IV. Character and Beliefs.
In the course of this account of Jacob's career the inward as well as the outward fortunes of the man have somewhat appeared. Yet a more comprehensive view of the kind of man he was will not be superfluous at this point. With what disposition was he endowed-the natural nucleus for acquired characteristics and habits? Through what stages did he pass in the development of his beliefs and his character? In particular, what attitude did he maintain toward the most significant thing in his life, the promise of God to his house? And lastly, what resemblances may be traced in Israel the man to Israel the nation, of such sort that the one may be regarded as "typical" of the other? These matters deserve more than a passing notice.
1. Natural Qualities:
From his father, Jacob inherited that domesticity and affectionate attachment to his home circle which appears in his life from beginning to end. He inherited shrewdness, initiative and resourcefulness from Rebekah-qualities which she shared apparently with her brother Laban and all his family. The conspicuous ethical faults of Abraham and Isaac alike are want of candor and want of courage. It is not surprising, therefore, to find the same failings in Jacob. Deceit and cowardice are visible again and again in the impartial record of his life. Both spring from unbelief. They belong to the natural man. God's transformation of this man was wrought by faith-by awakening and nourishing in him a simple trust in the truth and power of the Divine word.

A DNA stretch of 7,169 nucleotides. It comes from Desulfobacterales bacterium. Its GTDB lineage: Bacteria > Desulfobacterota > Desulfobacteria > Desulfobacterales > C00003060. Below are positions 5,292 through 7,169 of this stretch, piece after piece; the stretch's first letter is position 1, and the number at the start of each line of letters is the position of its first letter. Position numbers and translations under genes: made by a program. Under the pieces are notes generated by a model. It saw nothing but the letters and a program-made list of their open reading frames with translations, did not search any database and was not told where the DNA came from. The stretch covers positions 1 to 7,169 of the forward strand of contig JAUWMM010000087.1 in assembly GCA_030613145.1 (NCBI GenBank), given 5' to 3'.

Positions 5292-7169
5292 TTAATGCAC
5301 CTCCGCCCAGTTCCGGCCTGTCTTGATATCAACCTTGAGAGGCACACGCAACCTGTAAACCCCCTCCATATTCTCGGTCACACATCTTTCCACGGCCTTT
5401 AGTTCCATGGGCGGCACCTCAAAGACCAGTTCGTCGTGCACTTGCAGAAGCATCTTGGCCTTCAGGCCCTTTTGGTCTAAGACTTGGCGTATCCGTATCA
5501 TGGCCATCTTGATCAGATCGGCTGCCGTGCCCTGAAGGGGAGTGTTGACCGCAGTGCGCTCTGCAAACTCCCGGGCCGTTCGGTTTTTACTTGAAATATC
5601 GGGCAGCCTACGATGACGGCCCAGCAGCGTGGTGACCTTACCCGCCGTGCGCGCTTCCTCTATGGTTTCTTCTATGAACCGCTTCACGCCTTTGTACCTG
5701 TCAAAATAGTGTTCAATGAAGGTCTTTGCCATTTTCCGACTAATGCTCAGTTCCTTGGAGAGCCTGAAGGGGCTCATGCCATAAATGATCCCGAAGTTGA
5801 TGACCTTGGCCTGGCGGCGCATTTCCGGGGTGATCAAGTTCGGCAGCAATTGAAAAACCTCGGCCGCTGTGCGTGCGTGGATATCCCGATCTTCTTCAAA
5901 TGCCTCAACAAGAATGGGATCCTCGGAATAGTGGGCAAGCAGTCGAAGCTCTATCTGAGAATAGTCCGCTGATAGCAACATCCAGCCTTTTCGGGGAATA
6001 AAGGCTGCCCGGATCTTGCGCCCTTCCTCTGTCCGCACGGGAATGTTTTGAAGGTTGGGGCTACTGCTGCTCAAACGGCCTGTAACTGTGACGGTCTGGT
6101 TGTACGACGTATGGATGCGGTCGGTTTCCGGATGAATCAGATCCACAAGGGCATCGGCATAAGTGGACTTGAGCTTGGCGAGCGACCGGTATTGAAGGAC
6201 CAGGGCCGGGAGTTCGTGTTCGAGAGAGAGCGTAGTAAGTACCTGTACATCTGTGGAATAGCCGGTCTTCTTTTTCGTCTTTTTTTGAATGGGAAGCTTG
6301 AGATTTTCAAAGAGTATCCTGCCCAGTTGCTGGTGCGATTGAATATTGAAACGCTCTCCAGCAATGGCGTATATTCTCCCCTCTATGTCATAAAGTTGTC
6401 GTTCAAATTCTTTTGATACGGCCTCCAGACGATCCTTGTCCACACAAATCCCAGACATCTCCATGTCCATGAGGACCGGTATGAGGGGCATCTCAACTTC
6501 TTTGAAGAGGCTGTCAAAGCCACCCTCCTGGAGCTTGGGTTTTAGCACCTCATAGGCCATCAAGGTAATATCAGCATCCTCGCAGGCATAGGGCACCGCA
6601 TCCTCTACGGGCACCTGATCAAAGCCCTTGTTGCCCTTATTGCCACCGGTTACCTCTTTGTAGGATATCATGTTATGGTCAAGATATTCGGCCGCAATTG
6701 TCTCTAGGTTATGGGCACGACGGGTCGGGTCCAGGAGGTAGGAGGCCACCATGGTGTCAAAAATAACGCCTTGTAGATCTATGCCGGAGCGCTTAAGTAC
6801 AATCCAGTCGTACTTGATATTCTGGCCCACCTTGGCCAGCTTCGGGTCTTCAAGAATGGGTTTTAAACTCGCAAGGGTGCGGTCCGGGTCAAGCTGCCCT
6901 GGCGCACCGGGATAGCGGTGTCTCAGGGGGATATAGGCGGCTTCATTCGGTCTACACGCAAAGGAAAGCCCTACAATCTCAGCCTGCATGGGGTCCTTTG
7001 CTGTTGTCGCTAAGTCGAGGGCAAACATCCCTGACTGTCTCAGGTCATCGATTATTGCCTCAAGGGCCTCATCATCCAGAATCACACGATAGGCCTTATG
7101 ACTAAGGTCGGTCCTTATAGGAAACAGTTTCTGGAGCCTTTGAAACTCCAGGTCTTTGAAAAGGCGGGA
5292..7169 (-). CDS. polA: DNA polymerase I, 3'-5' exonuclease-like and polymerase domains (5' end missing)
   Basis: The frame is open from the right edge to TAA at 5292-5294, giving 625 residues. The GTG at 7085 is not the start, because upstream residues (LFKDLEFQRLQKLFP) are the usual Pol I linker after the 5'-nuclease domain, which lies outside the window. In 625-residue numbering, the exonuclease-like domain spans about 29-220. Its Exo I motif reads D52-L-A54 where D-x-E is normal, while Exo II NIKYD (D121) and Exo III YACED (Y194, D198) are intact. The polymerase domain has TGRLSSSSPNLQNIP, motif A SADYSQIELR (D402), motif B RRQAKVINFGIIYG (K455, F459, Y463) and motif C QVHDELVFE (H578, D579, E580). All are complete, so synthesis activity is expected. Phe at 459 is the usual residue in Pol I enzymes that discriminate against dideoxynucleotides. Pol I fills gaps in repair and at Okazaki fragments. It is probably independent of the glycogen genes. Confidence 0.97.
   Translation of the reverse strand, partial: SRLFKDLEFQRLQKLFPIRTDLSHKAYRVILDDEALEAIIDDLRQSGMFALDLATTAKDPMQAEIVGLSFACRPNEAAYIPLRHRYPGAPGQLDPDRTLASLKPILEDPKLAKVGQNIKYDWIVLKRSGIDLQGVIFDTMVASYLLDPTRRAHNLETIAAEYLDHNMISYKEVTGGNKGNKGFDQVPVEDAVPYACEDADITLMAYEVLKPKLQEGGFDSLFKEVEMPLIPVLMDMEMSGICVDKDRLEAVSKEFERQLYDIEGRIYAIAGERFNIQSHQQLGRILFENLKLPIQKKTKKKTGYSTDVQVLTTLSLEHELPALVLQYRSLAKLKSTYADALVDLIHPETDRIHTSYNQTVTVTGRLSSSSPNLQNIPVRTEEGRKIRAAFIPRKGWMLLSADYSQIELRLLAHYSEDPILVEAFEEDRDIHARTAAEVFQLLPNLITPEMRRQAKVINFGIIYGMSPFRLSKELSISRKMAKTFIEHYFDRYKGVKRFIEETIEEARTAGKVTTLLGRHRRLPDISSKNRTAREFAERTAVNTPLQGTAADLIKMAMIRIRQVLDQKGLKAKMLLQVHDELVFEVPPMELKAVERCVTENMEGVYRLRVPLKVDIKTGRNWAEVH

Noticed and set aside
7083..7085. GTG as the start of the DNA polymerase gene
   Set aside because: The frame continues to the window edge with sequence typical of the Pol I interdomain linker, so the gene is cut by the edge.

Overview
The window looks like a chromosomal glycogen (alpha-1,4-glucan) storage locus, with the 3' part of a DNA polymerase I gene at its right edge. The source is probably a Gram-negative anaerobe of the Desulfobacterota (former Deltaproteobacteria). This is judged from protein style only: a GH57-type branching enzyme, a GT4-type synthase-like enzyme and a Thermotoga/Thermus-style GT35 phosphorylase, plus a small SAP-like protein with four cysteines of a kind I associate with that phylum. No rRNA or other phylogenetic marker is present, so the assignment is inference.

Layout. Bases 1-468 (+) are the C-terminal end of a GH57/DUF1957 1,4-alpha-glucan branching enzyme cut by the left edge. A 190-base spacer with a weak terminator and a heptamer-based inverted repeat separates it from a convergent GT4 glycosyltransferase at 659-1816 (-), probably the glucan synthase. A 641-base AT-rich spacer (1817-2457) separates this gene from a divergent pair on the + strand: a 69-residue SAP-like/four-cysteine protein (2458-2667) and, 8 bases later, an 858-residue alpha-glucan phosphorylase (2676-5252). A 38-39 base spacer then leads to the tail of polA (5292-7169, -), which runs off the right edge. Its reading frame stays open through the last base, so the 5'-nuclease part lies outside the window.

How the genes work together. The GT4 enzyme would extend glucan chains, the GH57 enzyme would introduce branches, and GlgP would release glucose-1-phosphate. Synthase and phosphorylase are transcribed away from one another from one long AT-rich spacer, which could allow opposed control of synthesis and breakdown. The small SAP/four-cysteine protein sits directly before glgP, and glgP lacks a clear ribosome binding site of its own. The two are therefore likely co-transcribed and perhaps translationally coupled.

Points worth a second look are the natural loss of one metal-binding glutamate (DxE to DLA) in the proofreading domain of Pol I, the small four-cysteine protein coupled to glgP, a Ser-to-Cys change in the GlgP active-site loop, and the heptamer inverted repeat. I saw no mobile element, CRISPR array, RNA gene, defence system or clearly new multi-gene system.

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(1) The patriarch (see preceding article).
(2) The father of Joseph the husband of Mary (Matthew 1:15, 16).
(3) Patronymic denoting the Israelites (Isaiah 10:21; Isaiah 14:1 Jeremiah 10:16).
JACOB, TESTAMENT OF
See APOCALYPTIC LITERATURE.